Tuesday, May 22, 2018

Silver Hollow by Jennifer Silverwood - Spotlight/Excerpt

On Tour with Prism Book Tours

Silver Hollow
(Borderlands Saga #1)
By Jennifer Silverwood
Urban Fantasy
Paperback & ebook, 429 pages
May 31st 2018 by SilverWoodSketches

"I shouldn't have to tell you this isn't a fairy story..."

After her parents' car crash ten years before, Amie Wentworth trusts books more than people. She may be a writer, but she believes in reality over fiction. She ignores the unexplained mysteries surrounding her, never mind the dreams of a past life, or the fact she can fry technology with a touch. Not even a timely invitation from her long-lost uncle in England gives Amie incentive for anything other than ire.

Until she is stabbed in an alley and brought back to life by a handsome stranger. Soon Amie is dragged into the very sort of tale she is used to selling. To make matters worse, the man who saved her life keeps turning up and her would-be-murderer is still at large.

After crossing the Atlantic to her father’s homeland, she discovers a world beyond imagining. Silver Hollow is a place of ancient traditions and supernatural dangers, where everything is the opposite of what it seems and few escape sane. Faced with an impossible choice, Amie is forced to confront a deadly family legacy while remembering a life she soon wishes to forget.

**Previously published in 2012. This NEW EDITION has been FULLY REVISED AND EXPANDED. The original novel is now no longer available.**

About the Author

Jennifer Silverwood was raised deep in the heart of Texas and has been spinning yarns a mile high since childhood. In her spare time she reads and writes and tries to sustain her wanderlust, whether it’s the Carpathian Mountains in Transylvania, the highlands of Ecuador or a road trip to the next town. Always on the lookout for her next adventure, in print or reality, she dreams of one day proving to the masses that everything really is better in Texas. She is the author of two series—Heaven's Edge and Wylder Tales—and the stand-alone titles Stay and Silver Hollow.

PRIZE PACK #1: 1 winner will receive new Silver Hollow swag, themed bookmarks, stickers, bookish themed tote, and B&N Illustrated Hardcover Editions of Grimm's Fairy Tales and The Story of King Arthur & His Knights (US only)
PRIZE PACK #2: 1 winner will receive signed swag (mainly Silver Hollow and Wylder Tales), ebooks of the Wylder Tales Collection, and a free voucher for Bound Beauty to be published later in 2018 (open internationally)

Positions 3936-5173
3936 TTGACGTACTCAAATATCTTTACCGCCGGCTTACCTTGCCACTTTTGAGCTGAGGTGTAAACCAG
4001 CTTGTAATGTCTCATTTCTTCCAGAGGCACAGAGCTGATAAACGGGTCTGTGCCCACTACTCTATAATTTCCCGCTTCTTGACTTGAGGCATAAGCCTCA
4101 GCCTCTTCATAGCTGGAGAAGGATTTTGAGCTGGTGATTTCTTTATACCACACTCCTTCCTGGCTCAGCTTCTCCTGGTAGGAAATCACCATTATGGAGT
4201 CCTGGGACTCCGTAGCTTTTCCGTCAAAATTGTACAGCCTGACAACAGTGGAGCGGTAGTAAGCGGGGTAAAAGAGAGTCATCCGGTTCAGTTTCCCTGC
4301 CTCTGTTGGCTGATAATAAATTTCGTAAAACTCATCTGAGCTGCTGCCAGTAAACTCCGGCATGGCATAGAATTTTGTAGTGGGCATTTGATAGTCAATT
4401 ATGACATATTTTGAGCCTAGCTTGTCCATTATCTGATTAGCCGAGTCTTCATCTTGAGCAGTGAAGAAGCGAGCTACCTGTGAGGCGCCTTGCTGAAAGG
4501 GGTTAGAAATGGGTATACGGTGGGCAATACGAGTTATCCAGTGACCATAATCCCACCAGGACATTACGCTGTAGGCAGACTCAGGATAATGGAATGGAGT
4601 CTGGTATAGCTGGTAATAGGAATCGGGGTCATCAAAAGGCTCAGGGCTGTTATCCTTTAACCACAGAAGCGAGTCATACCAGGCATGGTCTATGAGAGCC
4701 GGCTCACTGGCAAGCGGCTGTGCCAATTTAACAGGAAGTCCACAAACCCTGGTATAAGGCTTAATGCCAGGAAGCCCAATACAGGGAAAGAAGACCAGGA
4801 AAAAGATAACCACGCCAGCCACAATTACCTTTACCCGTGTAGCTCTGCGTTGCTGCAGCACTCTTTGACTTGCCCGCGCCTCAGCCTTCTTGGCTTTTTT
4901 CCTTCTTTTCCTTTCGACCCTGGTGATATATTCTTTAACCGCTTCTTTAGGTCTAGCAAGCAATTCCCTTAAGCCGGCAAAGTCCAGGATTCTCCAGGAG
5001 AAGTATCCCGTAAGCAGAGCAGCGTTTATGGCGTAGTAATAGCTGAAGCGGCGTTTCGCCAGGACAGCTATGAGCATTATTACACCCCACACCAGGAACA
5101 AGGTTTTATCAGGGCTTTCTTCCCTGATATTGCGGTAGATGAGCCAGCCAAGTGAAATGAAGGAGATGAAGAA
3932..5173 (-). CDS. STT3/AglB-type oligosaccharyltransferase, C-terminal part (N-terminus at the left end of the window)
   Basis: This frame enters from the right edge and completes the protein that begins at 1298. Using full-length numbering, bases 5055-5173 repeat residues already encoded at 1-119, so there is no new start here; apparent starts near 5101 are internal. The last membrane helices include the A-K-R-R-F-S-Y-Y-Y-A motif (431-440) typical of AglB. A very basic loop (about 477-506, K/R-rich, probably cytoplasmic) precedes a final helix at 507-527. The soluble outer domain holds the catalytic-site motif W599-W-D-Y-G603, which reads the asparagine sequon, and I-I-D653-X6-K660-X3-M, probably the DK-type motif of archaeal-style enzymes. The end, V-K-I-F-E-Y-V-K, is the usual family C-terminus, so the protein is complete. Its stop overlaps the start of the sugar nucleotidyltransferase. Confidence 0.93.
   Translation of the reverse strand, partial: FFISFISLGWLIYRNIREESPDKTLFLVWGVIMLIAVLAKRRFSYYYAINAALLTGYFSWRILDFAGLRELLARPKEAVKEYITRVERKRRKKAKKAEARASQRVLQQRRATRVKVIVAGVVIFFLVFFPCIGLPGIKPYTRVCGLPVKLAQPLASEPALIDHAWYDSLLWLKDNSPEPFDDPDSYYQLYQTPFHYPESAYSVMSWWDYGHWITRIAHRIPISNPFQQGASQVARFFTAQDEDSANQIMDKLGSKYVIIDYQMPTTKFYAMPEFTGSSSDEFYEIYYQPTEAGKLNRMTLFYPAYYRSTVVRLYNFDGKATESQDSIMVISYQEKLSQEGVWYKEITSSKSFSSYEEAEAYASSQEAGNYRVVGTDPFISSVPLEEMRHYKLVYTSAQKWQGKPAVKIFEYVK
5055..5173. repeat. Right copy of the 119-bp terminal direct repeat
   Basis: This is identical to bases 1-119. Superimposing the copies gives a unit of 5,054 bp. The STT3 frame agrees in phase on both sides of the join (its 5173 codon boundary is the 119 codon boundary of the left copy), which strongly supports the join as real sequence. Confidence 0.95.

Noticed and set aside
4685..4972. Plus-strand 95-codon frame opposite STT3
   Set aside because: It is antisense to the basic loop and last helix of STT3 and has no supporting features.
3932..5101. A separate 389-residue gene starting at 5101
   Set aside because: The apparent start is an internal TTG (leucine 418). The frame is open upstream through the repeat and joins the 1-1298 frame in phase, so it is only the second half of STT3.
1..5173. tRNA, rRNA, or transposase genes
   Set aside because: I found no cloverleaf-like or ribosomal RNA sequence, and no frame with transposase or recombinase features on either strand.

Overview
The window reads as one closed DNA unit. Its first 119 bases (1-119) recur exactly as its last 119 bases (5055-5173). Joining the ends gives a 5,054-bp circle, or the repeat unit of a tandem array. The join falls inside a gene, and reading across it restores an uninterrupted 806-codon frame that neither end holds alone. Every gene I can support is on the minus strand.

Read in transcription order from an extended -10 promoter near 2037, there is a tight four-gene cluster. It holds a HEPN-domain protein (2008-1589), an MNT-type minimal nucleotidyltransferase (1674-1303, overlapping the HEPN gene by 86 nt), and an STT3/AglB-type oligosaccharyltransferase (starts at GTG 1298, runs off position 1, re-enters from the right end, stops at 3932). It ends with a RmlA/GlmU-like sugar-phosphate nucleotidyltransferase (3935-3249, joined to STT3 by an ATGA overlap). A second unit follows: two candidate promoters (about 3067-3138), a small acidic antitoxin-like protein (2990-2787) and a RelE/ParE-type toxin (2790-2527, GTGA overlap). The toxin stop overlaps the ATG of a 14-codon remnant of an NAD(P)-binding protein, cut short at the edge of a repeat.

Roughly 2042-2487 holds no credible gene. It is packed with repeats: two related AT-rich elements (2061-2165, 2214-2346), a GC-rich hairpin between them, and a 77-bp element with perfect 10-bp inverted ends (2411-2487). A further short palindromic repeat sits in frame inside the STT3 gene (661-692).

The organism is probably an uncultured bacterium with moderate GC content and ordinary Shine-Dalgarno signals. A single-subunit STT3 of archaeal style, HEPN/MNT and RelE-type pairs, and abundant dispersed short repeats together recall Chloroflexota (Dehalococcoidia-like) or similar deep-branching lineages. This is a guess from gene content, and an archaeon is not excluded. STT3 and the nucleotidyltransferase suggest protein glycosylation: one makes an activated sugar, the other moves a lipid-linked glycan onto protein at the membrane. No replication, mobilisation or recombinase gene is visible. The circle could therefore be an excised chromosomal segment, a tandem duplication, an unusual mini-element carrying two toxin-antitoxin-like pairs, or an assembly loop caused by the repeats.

ENDS: June 6th

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Prologue Part 2 (10 Years Ago)

Their families were lucky enough to live close to the big city but have enough land to breathe. The twins lived in a ranch styled home on the other side of the fence separating their families’ properties, which connected to a barn in the back field. The Blackbriars owned and bred horses, their property an open field of swaying grasses. Amie’s land was thick with trees most people would cut away. Yet her father, Drustan insisted on keeping the land as-is. The only exception was the garden in the back where he and Amie grew flowers and vegetables together. Since anything techy tended to glitch and break down on them, the garden was a primary source of entertainment and comfort. The garden was where she went after the funeral.
She dug her hands in the dirt and stared at the yellow of her dress, hating the color more and more as the thunder rolled and she allowed herself to cry. She imagined the lightning falling from the sky, piercing her flesh and grounding her to the earth.
Part of her, the sick and twisted part, wished she had said yes when her parents asked her to come to the party, yes to an early death. Mother’s parents passed when Amie was a little girl. Father never mentioned his side of the family. She was alone in the world as far as she knew.
Yesterday, her Father’s lawyer informed Amie she was independently wealthy, thanks to her old man’s shares in the company. She should count her many blessings, like Mother always insisted. Instead she hugged the dirt to her chest and wished for things she didn’t have the power to change.
“There you are!” Faye announced the twins’ arrival. Amie clenched the packed soil in her palms and shuddered as she relaxed her fingers. “She’s soaked through, Joey,” Faye added.
Amie was thankful the rain disguised her tears. She didn’t argue with them when they took her by each elbow and led her to the house.
“You trying to drown out here in this storm, Wentworth?” Jo asked as they made their way through the back yard and up the wooden steps of the back porch. The stone and wood house could best be described as an English cottage and was half the size of the ranch house next door.
Faye opened the back door and familiar smells washed over her as they stepped inside. “There’s a pile of flowers and cards on the kitchen table over there,” Faye said, matter-of-fact. “We brought all the food to our place, since you’re staying with us.”
Amie pulled her arms away and folded them across her chest. “No.”
Faye stood in front of her, hands on her hips. “Excuse me?”
Jo squeezed between them. “Don’t push her, Faye.”
Amie passed notes on the fridge, purses and keys and paused in front of the kitchen table. Her fists were still full of dark soil and she itched to be back in her garden, but the flowers were some comfort.
Faye was on her heels. “Amie, I know today sucked…”
“Just today?”
Faye shifted. “Okay, we don’t expect you to miraculously bounce back. But we are not leaving you here in this house by yourself. Mom won’t let you either.”